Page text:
The far-right National Democratic Party (NPD) faces a possible bid to outlaw it on the grounds that it has an extremist manifesto that challenges Germany's democratic constitution. The country's domestic intelligence agency has described it as a "racist, anti-Semitic, revisionist" party bent on removing democracy and forming a Fourth Reich.
Last year's revelation that a neo-Nazi terror group murdered nine immigrants shopkeepers and a policewoman in a killing spree that had baffled police for over a decade triggered demands for a general crackdown on right-wing extremism, as part of which the government is reviewing the possibility of a new attempt to outlaw the NPD after a first bid failed in 2003.
Pressure for a ban also grew after it emerged that the former spokesman for the NPD in Thuringia, Ralf Wohlleben, allegedly helped the terrorists.
Now the NPD has made an attempt to pre-empt a ban by taking the unprecedented step of requesting that the country's top court, the Federal Constitutional Court, review its constitutionality and confirm that it poses no danger to democracy.
In a statement, the party said its chairman, Holger Apfel, had filed a motion with the court "to ascertain that the National Democratic Party of Germany is not unconstitutional under Article 21, Paragraph 2 of the Basic Law."
The motion also asked the court to ascertain that the NPD's own rights were being undermined by repeated claims that it was unconstitutional.
A spokesman for the court confirmed that it had received the motion and said no party had ever made such a request before. He said it was an open question when the judges might decide on the motion.
Politicians from mainstream parties said the motion was likely to be rejected. Ralf Jäger, the interior minister of the western state of North Rhine-Westphalia, said it was "a transparent and brazen attempt to mislead the public."
Uwe Schünemann, the interior minister of the northern state of Lower Saxony, called the move "pure populism."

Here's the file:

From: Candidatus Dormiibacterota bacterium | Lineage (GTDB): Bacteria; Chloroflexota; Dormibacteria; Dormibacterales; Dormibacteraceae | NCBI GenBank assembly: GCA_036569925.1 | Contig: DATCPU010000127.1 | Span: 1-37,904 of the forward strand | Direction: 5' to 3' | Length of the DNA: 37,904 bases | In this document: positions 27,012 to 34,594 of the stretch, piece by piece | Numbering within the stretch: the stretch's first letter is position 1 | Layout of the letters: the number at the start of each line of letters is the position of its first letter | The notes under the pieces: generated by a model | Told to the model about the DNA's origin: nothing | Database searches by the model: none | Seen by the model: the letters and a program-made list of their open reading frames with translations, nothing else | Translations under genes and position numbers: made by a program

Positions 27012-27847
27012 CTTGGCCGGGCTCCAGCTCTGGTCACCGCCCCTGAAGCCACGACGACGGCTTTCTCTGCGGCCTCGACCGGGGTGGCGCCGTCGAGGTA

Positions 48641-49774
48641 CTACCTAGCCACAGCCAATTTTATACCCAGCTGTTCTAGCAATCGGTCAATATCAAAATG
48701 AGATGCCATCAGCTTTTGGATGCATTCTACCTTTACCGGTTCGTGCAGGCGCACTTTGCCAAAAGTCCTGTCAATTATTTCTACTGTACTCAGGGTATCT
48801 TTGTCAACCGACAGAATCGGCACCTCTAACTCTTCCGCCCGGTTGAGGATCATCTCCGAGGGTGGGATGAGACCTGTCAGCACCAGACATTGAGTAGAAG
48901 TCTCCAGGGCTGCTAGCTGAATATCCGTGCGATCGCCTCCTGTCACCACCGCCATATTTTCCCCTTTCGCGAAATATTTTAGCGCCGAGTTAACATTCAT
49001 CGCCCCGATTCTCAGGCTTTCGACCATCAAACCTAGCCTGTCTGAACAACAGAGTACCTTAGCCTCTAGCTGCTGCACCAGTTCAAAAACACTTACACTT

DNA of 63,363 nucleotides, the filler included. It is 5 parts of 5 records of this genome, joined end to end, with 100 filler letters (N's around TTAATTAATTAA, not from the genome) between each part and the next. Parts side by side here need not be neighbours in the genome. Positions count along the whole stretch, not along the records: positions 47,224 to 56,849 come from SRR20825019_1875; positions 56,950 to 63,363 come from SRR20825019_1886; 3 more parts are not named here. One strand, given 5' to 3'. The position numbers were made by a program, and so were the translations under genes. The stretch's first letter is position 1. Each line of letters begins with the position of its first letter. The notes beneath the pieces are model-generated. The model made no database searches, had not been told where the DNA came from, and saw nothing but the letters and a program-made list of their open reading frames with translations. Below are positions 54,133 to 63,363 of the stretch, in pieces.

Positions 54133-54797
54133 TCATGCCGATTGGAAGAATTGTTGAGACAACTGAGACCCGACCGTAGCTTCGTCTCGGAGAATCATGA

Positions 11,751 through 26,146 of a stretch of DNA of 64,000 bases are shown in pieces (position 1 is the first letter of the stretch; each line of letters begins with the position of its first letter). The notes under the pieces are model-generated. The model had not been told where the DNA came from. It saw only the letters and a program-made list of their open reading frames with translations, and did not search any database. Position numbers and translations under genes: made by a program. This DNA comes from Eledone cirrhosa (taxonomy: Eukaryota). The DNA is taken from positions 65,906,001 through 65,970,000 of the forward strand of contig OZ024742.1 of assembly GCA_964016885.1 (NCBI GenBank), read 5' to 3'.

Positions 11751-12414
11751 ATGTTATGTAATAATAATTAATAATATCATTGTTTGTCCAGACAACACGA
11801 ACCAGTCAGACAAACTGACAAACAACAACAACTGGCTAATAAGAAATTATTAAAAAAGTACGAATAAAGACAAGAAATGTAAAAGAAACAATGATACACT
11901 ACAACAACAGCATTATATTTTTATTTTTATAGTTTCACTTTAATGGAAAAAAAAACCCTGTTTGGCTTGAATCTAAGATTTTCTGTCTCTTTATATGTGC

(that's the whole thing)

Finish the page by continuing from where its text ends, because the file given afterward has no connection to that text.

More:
Thomas Oppermann, a lawmaker for the opposition Social Democratic Party, said it was high time the government launched its case to outlaw the NPD.
"We should demonstrate great determination against the NPD. The chances of success for ban proceedings are better than ever," Oppermann said in a statement. "One thousand pages of usable evidence prove the NPD is anti-Semitic, anti-democratic and in parts ready to commit violence."
A previous attempt to outlaw the party failed in 2003 because the presence of government informants in the party's ranks led the Constitutional Court, the body which has to decide on a ban, to throw out the case on the grounds that NPD policies were being shaped in part by government agents.
Doubts Whether Ban Can Succeed
To prepare the ground for a new ban attempt, authorities have severed ties with informants. But some politicians including Interior Minister Hans-Peter Friedrich, remain skeptical about the prospects for a new case and warn that another failure would strengthen the NPD, just as it did in 2003.
Volker Beck, a lawmaker for the Greens, said the NPD was rightly deemed to be hostile to the constitution. But he added: "In the end, the question will have to be clarified whether the NPD is in a position to endanger our democracy now. And that's a question that's not so easy to answer in the affirmative."
The party is represented in two state assemblies, in Saxony and Mecklenburg-Western Pomerania. Its nationwide ratings are negligible, however, and it has never cleared the 5 percent hurdle to enter into the federal parliament in Berlin.
Friedrich and the interior ministers of Germany's 16 regional states are expected to decide in early December whether to go ahead with a ban attempt.